By the time the synod convened, the Remonstrants were generally agreed on the following main points of doctrine.
The First Point: Conditional Election. Following Arminius, the Remonstrants taught that God elected before the foundation of the world to save those whom he foresaw would respond in faith to the gospel call. God does not give faith to those whom he chooses to save. Rather, God elects those whom he foresees will believe and repent of their own free will. Therefore, God’s election is neither sovereign nor unmerited in the proper sense of these terms.
The Second Point: Universal Atonement. According to the Remonstrants, Christ “died for all men and for every man,” although only those who believe in him will be saved. The atoning work of Christ made it possible for everyone to be saved, without actually securing the salvation of anyone.
The Third Point: Human Depravity. In the opinion of the Remonstrants, fallen sinners do not have the freedom to will any saving good without a prior (prevenient) work of God’s grace through the Word and Spirit of Christ. On this point, there was no substantial disagreement between the Remonstrants and the authors of the canons. However, consistent with the Arminian insistence that election is based upon foreseen faith and that Christ’s atoning work becomes effective only through the free choice of some to believe the gospel, the Arminian/Remonstrant position also maintained that human depravity is mitigated through the grace that comes to all who are called to faith through the gospel. There is a common gracious working of God in the hearts of sinners, short of granting salvation, which enables them to repent and believe. This common grace is sufficient to enable all sinners to cooperate or not cooperate with the gospel call to faith and repentance.
The Fourth Point: Resistible Grace. In the fourth article the Arminian party taught that the Holy Spirit does all that is necessary to enable fallen sinners to be saved. But the ministry of the Spirit may always be successfully resisted. Because fallen sinners can always choose to frustrate the work of the Spirit, they must first believe before the Spirit regenerates and converts them. Accordingly, the Spirit’s application of the benefits of Christ’s atoning death is effectual only in the case of those sinners who choose not to resist the Spirit and persevere in the way of faith. Accordingly, God’s grace alone is not effectual to the salvation of any sinner. God’s grace is always vincible, never invincible.
The Fifth Point: The Non-Perseverance of the Saints. The last article of the Arminian party was addressed to the question whether believers are preserved in the state of grace by the Holy Spirit. Though there was some uncertainty on this question in the early period of the controversy, by the time the Synod of Dort met in 1618 the Arminian party had repudiated the teaching that believers may be assured that they will persevere in a state of grace by the work of the Spirit.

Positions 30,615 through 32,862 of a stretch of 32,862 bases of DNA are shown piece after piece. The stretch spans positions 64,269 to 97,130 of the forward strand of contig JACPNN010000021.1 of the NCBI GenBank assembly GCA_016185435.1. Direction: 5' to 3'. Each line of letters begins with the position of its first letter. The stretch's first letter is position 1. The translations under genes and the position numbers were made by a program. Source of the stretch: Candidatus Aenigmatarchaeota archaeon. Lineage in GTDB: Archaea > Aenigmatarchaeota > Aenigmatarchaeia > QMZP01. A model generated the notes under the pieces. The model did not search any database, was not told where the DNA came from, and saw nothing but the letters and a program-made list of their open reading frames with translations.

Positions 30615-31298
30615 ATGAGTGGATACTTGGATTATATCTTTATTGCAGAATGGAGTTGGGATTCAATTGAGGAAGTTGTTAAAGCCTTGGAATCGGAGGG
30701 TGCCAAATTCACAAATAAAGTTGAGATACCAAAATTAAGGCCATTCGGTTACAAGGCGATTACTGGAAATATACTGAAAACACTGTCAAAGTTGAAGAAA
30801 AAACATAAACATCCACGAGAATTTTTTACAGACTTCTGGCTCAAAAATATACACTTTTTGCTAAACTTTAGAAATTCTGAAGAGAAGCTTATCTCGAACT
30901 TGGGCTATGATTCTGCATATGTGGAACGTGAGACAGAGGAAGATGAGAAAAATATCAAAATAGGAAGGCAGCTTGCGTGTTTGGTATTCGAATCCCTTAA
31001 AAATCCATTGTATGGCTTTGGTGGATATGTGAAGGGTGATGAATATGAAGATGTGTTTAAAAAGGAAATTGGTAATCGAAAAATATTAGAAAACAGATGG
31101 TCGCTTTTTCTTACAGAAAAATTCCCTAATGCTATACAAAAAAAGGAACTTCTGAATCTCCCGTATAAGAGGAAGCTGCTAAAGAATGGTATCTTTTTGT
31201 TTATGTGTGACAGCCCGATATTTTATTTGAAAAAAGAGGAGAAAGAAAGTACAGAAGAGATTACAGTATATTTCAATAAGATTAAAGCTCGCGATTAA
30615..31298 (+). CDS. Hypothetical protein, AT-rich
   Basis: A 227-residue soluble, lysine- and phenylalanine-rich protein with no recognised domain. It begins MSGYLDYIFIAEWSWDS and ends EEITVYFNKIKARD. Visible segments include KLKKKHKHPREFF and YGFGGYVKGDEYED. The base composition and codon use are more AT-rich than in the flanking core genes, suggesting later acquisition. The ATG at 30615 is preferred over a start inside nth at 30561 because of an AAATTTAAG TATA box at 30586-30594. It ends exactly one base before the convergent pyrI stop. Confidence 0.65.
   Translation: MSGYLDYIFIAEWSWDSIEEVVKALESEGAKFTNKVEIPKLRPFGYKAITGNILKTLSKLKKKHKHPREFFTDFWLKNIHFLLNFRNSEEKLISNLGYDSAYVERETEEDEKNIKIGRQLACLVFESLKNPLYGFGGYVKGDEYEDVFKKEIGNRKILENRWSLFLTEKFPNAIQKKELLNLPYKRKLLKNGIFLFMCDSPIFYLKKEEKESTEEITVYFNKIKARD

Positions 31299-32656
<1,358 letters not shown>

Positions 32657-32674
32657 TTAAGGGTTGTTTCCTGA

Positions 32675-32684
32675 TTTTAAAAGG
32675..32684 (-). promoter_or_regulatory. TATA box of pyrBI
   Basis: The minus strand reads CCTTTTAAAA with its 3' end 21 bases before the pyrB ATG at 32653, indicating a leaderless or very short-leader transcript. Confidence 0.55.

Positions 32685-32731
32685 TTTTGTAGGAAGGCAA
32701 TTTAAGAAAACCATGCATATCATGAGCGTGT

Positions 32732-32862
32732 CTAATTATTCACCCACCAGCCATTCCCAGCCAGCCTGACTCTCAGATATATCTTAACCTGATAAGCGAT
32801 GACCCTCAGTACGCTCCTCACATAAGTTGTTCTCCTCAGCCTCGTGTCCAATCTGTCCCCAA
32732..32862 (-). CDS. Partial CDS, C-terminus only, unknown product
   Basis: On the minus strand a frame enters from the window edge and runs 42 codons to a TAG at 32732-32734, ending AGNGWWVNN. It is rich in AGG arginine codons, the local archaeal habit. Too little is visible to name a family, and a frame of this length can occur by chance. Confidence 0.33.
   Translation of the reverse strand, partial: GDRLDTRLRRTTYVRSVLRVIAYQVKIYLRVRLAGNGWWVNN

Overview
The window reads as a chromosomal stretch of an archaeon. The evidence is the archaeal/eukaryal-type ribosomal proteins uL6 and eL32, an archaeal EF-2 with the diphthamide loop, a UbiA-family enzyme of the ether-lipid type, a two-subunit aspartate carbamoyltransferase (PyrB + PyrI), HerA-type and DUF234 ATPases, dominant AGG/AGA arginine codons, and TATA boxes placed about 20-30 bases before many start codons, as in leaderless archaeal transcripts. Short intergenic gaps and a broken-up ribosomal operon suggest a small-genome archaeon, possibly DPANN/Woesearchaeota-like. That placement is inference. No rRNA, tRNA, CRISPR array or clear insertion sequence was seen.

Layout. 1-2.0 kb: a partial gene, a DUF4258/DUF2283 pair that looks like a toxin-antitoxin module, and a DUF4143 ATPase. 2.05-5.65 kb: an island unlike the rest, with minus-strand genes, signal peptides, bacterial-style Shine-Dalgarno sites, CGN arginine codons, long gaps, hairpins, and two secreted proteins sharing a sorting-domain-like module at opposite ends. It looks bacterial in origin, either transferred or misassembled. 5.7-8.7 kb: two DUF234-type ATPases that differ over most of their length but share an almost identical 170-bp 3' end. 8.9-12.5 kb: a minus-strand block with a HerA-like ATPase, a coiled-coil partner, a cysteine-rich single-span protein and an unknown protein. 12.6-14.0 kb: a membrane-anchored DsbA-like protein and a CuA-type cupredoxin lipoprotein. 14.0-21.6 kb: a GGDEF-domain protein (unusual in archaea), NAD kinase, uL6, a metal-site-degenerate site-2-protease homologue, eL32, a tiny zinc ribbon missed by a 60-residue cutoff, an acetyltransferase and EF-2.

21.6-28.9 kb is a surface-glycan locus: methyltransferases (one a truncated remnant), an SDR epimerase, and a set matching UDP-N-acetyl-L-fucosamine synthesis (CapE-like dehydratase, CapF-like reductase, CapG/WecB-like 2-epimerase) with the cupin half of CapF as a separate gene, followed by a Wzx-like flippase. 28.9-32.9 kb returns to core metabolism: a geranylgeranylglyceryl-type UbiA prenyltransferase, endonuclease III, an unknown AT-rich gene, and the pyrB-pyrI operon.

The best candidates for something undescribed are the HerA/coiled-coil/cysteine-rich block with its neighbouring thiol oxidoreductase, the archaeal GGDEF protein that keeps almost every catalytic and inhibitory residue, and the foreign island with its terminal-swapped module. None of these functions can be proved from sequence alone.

The Five Main Points of the Canons of Dort
In the course of its deliberations, the Synod of Dort judged the five articles of the Remonstrants to be contrary to the Word of God and the confession of the Reformed churches. Against the Arminian teachings of divine election based on foreseen faith, universal atonement, resistible or ineffectual grace, and the possibility of a fall from grace, the canons set forth the Reformed teachings of unconditional election, definite atonement or particular redemption, radical depravity, effectual grace, and the perseverance of the saints. In form, the canons were structured to answer to the five points of the Remonstrants. On each major head of doctrine, the canons first present a positive statement of the scriptural teaching and then conclude with a rejection of the corresponding Arminian error.5
The First Main Point of Doctrine: Unconditional Election. In the opening articles of the first main point of doctrine, the canons begin with a summary of the most important aspects of the biblical gospel. These include the fact that “all people have sinned in Adam and have come under the sentence of the curse and eternal death” (Article 1), that God has manifested his love in the sending of his only-begotten Son (Article 2), and that God’s anger continues to rest upon those who do not believe the gospel of Jesus Christ (Article 3). Within the framework of these truths—all have sinned and are worthy of death, God in love sent his Son to redeem fallen sinners, such sinners must believe in Christ to be saved—the authors of the canons raise the fundamental question to which the biblical doctrine of election is addressed: why do some believe and repent at the preaching of the gospel, but others remain in their sins and under the just condemnation of God? The answer to this question at its deepest level is God’s unconditional election in Christ of some persons to salvation: